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Overcoming the key hurdles in the development of Phage Medicinal Products

Post thumbnail Overcoming the key hurdles in the development of Phage Medicinal Products

We have seen in the first part of our Phage therapeutics Series that Phages, these viruses that can infect and provoke the death of specific bacteria, can be developed as medicinal products in multiple health applications, such as the treatment of resistant bacterial infections. 

From the very early stages of development of a Phage medicinal product, the developer must set-up an adapted manufacturing system and ensure the quality of their products. Some methods and good practices for manufacturing and quality are well established in the pharmaceutical environment. These are not specifically adapted to Phage medicinal products, especially considering the innovative nature of these products, for which scarce guideline is available. 

In this second part of our Phage therapeutics Series, we are going to dive into the manufacturing activities of Phage medicinal products to understand the specific constraints associated to these products and the adapted approaches that can be put in place as part of their development.

Adapted approaches for the manufacturing of Phage medicinal products

Phages are complex biological medicinal products, as are medicinal products such as viral vectors and cell therapies. As such, specific challenges in their development must be anticipated. Common challenges when working with complex biologics include determining (an) appropriate preclinical model(s) for pharmacokinetic/pharmacodynamic studies; establishing adapted cell banking approaches to address the difficulty to obtain a cell line acting as a production host with adequate purity and stability to manufacture consistently clinically relevant drug product dose 

Phage medicinal products differ from other medicinal products in various terms and also bring along specific challenges in their development and notably for manufacturing. Two manufacturing pitfalls in particular are frequently observed:

  • A first phage-specific critical issue relates to the establishment of the Master Phage Bank[1]. When establishing the phage bank, phage characteristics such a quantity or Multiplicity of Infection (MOI) should be well defined in order to evaluate the size of the Master Phage Bank in accordance with subsequent manufacturing steps requirements. Thus, appropriate methods for assessing phage count should be implemented. These can be based on nucleic acid detection, functional assays or microscopy. 
  • A second example of phagespecific critical quality issue relates to endotoxin content in the finished product. Phages are isolated from bacteria: due to the nature of their harvest, after bacterial lysis, a huge amount of bacterial endotoxin is released and remains in the purified phage vials forming the Master Phage Bank. Endotoxin content is a critical adventitious agent, therefore adapted approaches must be set-up to mitigate the risk associated with this endotoxins in order to address regulatory safety requirements[2]. One of these approaches relies on dilutions steps in the manufacturing process, allowing to decrease endotoxin concentration to a level in accordance with the regulatory limit. Dilution modalities need to be defined according to the manufacturing process and the clinical dosage of the phage drug product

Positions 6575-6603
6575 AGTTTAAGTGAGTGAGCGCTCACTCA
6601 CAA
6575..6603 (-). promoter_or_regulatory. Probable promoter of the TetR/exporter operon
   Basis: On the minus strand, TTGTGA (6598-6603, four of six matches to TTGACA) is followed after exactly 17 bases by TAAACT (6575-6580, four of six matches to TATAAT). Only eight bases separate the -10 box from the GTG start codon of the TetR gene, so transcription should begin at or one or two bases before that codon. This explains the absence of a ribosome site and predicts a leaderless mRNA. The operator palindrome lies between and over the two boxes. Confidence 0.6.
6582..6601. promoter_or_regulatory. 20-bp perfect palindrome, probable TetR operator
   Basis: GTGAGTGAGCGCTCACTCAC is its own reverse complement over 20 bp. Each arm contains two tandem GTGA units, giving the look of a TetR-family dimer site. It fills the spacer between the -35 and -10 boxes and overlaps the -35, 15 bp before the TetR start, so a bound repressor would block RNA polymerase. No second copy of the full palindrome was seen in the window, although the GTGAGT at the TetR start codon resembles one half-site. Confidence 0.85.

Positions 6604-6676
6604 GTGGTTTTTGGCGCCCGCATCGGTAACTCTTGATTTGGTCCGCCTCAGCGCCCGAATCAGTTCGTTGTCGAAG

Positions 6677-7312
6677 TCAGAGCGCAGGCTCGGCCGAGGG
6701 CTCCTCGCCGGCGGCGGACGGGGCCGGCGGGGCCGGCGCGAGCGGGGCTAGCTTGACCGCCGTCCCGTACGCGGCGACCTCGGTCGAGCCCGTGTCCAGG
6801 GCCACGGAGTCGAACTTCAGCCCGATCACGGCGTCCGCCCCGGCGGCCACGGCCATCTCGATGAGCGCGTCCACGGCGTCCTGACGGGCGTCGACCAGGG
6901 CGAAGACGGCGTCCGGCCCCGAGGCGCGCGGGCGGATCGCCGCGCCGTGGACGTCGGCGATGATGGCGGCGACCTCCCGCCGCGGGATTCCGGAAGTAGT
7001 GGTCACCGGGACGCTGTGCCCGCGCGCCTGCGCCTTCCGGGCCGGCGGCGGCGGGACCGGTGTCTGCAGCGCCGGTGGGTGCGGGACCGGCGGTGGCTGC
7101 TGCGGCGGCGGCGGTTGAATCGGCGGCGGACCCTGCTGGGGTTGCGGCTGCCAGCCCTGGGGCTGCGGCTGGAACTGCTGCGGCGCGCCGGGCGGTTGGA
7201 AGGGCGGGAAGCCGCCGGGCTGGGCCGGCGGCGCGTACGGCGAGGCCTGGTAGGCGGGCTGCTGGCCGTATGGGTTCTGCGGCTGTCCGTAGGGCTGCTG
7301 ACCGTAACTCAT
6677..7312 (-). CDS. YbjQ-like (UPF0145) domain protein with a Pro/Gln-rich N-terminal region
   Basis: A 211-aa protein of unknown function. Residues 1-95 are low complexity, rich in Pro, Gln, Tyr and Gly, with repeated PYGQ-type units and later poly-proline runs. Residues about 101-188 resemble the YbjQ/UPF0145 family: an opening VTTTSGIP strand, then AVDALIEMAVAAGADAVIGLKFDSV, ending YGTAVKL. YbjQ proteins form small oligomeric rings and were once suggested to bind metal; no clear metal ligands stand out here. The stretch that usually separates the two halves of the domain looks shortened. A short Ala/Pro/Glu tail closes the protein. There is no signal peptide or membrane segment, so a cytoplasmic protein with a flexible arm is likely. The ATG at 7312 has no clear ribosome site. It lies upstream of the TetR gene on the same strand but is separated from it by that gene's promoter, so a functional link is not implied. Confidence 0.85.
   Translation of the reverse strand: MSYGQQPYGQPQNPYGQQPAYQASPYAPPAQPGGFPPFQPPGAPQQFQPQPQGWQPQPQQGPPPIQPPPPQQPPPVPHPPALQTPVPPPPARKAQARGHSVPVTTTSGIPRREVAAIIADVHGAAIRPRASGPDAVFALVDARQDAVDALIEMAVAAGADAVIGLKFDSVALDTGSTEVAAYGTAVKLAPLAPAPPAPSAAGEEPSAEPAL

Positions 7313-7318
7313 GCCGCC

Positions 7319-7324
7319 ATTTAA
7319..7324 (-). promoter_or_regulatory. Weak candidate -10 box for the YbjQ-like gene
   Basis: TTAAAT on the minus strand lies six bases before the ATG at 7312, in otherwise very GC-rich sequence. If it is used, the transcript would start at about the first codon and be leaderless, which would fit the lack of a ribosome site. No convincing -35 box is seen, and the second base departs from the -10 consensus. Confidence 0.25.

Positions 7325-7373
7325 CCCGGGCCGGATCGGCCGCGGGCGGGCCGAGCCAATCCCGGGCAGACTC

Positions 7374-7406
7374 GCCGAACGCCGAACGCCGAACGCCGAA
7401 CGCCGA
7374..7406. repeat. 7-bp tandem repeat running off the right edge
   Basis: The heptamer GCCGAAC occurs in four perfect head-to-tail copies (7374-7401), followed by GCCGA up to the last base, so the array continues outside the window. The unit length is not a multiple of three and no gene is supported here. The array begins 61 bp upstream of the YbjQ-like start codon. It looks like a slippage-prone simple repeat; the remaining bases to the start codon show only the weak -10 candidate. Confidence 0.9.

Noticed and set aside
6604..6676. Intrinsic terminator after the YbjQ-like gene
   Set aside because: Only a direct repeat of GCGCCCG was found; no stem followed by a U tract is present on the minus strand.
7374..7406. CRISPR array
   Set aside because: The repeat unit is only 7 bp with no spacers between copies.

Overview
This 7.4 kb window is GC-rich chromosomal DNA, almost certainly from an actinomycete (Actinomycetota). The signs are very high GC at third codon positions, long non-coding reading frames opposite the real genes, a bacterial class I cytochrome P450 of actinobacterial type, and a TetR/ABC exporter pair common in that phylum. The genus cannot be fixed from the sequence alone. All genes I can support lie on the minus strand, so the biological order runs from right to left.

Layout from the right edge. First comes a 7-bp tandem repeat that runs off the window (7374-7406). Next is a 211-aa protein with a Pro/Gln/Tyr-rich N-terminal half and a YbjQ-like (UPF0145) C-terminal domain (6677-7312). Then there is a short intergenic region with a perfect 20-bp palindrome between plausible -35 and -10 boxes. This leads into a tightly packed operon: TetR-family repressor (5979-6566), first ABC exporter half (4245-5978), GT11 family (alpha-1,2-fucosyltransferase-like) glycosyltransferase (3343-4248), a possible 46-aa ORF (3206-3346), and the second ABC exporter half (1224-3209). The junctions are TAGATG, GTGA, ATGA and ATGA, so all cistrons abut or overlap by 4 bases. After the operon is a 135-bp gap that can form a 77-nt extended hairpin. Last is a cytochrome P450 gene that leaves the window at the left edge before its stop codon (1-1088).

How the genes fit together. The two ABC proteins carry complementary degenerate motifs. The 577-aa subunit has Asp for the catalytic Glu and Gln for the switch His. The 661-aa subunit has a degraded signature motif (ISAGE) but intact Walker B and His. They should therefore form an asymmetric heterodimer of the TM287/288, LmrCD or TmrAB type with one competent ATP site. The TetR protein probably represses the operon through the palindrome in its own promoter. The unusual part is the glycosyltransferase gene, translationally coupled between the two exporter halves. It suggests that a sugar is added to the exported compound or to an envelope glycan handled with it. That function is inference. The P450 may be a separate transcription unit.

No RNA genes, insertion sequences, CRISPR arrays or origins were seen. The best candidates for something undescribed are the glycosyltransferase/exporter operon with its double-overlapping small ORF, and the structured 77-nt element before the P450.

• It is worth noting that amid the initiatives launched in the EU for exploring new approaches for phage therapies, such key development challenges have been captured in EMA consultations (Series part 1) as part of the main quality considerations that need to be taken into account for phages manufactured as human medicinal products. Specifically, the selection, characterization and quality control of starting materials (i.e., phage banks and bacterial cell banks) and control of product-related impurities and other contaminants are among the main quality considerations that need to be taken into account for these phages. These considerations should be captured in a future guideline for bacteriophage products for the treatment of infections and infectious diseases. 

In addition to these examples, additional issues must be taken into account for the development of phage medicinal products. Among them are: 

  • control of processes,
  • potency assay development, 
  • quality requirements for investigational phages products. 

Furthermore, complementary manufacturing considerations may arise in specific contexts, in light of the specific characteristics of a given Phage medicinal product and of the process through which they are produced.